There are many different ways to determine the ROI (return on investment) for military procurements. But, perhaps, the one most relevant to us techies is this: how cool is it?
The F-35B Lightning II short takeoff/vertical landing (STOVL) stealth fighter hasn't yet been the best investment for America's military. Plagued by exploding costs, production delays, and substantially increased per-aircraft costs, the fate of one of our most strategic future aircraft has been, shall we say, up in the air.
Even though the specified focus of the program is affordability -- no, really, that was the original purpose of this thing -- the craft still has potential as a serious replacement of old F-16 and A-10 craft.
In fact, what makes the JSF fighter so intriguing is that it's designed to serve the role as both a stealth bomber and a jet fighter. It can bring home the bacon and fry it in the pan. It can (or will, eventually, when it works) defend itself in the air and wreak utter havoc on the ground.
And, apparently, as of this week, it can also hover. The F-35B variant of the craft is designed to do short takeoffs and land vertically -- like a helicopter.
The British are the most famous users of hovering jet SVTOL craft. Almost all of us has, at least once, tried our hand at the Harrier Jump Jet in Flight Simulator or at least seen Harriers in Call of Duty 4 and Modern Warfare 2 -- although the Harrier Strike shown in MW2 is just a teensy-bit exaggerated over what the real thing can do.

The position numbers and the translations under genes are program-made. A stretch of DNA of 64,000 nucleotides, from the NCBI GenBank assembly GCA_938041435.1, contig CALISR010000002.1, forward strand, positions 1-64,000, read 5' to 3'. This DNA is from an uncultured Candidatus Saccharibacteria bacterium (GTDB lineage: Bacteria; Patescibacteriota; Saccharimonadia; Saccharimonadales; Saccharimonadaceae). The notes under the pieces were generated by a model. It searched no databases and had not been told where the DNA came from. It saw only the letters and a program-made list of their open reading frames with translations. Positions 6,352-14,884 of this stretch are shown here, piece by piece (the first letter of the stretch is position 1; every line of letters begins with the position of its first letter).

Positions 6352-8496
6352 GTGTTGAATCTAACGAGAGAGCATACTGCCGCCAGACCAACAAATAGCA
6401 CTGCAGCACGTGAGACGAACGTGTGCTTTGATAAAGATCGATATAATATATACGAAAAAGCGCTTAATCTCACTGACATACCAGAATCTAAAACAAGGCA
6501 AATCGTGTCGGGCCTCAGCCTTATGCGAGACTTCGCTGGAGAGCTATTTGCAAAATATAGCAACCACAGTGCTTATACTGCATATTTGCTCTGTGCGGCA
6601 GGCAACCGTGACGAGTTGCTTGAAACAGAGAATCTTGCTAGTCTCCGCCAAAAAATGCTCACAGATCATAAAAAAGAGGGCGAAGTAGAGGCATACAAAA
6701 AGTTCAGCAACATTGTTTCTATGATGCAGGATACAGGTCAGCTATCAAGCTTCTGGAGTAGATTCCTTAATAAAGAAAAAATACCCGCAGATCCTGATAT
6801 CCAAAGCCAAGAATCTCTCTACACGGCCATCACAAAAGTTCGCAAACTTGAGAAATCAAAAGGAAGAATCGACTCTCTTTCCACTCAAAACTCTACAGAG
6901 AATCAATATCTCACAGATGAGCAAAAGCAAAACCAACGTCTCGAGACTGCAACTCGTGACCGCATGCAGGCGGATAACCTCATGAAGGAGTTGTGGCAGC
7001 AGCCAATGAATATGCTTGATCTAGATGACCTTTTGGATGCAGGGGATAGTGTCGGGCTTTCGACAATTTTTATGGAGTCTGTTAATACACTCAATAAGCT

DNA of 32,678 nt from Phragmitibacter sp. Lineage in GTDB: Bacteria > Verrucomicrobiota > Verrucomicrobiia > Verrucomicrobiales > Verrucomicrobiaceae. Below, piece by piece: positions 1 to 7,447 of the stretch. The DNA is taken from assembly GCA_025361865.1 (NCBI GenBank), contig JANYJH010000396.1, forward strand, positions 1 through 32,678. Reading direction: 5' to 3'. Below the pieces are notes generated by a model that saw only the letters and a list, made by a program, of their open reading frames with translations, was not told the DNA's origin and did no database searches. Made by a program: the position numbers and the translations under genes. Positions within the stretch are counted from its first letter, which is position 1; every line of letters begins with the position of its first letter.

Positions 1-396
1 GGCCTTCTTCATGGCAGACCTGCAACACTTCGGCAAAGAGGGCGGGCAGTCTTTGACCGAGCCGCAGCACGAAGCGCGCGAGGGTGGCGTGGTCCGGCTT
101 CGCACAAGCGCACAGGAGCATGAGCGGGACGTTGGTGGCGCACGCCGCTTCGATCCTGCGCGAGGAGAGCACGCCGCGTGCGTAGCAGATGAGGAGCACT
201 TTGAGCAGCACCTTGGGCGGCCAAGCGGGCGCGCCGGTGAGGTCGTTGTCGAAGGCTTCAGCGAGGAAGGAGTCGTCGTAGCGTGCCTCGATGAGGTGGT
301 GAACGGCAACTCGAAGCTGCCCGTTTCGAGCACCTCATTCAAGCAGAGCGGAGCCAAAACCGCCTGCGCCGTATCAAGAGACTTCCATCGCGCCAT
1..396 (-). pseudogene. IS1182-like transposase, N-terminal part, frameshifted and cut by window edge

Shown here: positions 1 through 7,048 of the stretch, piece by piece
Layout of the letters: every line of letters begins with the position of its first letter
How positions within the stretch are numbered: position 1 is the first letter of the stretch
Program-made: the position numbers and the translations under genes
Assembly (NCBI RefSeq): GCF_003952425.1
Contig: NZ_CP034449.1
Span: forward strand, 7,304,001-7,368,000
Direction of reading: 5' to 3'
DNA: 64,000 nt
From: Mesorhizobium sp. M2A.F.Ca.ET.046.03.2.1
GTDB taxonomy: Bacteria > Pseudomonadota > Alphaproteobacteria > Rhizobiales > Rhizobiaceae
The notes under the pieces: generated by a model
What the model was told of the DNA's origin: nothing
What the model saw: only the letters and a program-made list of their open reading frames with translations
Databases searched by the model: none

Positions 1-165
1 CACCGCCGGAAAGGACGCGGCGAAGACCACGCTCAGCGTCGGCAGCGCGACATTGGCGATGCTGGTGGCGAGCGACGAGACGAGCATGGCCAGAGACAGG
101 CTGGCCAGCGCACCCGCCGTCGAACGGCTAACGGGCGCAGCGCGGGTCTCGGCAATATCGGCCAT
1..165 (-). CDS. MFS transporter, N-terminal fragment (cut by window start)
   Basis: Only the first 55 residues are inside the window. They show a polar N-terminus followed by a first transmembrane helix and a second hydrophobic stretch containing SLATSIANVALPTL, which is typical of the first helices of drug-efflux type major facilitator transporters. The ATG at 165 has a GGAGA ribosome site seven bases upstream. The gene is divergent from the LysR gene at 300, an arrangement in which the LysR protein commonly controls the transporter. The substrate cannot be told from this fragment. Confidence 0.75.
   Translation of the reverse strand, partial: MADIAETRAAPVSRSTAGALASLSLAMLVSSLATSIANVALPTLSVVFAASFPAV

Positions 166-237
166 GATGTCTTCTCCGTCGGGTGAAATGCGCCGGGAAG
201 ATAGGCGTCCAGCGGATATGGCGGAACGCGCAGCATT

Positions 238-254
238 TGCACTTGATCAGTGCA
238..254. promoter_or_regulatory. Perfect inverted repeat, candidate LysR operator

Real Harriers can't vector thrust and just hover in an area for a long period of time. They just use their thrusters in takeoffs and landings.
The U.S. Marines also use STVOL craft and they want a lot of them. They have their eye on 340 of the snazzy craft. Uh, guys, if you get that many, can I have one? Pretty please?
Here's where I'm willing to sell America's budget down the river, where I'm completely OK with borrowing $38.4B from China to give the Marines all the F-35B's they want. Or, you know, maybe we just shouldn't give AIG execs their oh-so-deserved bonuses this year. Either way, give the Marines their fighters.
But I promised you a video, didn't I? I promised you just an oh-so-cool piece of video of the very first vertical landing of an F-35. It's way behind schedule, it's wildly expensive at $113 million per craft, and I don't care. Something this cool must be built.
Someone call James Cameron! Screw freaky, over-sized blue people. Can you imagine what 340 of these birds would look like, all landing together in formation? Oh, Baby, hose me off!
I'd sell my neighbor (not the cop, the other guy) for a chance to barf up my lungs in an F-35B ride. What would you do for a ride in an F-35B Lightning II? TalkBack with your answer below. Try not to be too disgusting.